The following steps were taken with the help of Powershell and the associated modules (Exchange).

In the first part of this series I showed you how to display the mail history of the last 2 days (Exchange & Exchange online).

See link below: Link

As a side effect, the IP addresses used to distribute the spam messages can be determined.

Exhange online:

How to retrieve the relevant settings of the default filter-settings:

Get-HostedConnectionFilterPolicy -Identity Default |
Format-Table Name, IP*

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How to modify the default filter-seetings without lossing the current state:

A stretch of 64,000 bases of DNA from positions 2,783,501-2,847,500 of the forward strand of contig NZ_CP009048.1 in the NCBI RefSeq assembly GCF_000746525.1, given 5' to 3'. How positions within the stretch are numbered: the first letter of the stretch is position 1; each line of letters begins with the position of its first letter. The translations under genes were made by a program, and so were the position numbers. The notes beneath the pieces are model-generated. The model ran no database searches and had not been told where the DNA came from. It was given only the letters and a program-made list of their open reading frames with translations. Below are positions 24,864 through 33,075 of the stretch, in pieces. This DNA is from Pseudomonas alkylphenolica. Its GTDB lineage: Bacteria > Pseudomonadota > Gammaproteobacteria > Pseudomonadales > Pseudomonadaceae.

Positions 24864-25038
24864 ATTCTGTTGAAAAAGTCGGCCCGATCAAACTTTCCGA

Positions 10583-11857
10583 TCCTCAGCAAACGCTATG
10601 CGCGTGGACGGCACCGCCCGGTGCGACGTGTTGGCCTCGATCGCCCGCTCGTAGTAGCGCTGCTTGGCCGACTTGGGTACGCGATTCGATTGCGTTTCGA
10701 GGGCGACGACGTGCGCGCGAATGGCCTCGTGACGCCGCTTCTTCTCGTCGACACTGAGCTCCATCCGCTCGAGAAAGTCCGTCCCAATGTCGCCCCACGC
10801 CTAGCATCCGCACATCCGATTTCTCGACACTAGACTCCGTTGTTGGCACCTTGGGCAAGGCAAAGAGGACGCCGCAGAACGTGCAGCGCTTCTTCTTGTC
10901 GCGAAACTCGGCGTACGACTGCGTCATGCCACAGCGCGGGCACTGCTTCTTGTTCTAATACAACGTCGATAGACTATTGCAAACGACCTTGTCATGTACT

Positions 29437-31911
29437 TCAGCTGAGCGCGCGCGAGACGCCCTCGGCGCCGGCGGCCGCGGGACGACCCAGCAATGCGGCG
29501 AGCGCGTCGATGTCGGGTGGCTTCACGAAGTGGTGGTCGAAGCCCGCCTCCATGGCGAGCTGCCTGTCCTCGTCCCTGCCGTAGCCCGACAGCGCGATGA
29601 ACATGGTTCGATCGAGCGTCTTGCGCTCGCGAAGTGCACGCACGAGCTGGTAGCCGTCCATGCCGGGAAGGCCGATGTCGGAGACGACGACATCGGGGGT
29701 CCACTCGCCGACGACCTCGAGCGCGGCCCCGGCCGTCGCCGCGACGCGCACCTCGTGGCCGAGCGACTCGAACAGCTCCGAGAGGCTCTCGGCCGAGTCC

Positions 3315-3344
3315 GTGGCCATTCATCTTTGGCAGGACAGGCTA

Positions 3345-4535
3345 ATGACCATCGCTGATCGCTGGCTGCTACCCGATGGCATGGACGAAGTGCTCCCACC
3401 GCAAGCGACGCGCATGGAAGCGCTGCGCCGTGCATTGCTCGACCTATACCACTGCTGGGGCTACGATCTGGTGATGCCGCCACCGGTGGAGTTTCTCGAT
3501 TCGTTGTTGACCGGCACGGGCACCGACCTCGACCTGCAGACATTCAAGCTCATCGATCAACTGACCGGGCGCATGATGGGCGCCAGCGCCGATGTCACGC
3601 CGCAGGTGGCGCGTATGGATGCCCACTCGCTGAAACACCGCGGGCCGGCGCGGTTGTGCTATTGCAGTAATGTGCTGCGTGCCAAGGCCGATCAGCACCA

Set-HostedConnectionFilterPolicy -Identity Default -IPAllowList @{Add="", "", ""; Remove=""}

# To To keep the existing entries using "Add" or "Remove" is mandatory

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If you could only find out the domain of the spam sender, you can use one of the many free DNS services to find out the matching IP address.

One of the most popular providers here is probably mxtoolbox.


How to modify the default filter-seetings to block ip's:

Set-HostedConnectionFilterPolicy "Default" -IPBlockList @{Add="","","";Remove=""}

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Having taken the most important steps to stop a spam attack, it is time to consider other possibly more sustainable methods to avoid spam.

Therefore, if you are interested, please consult part 3 of my series...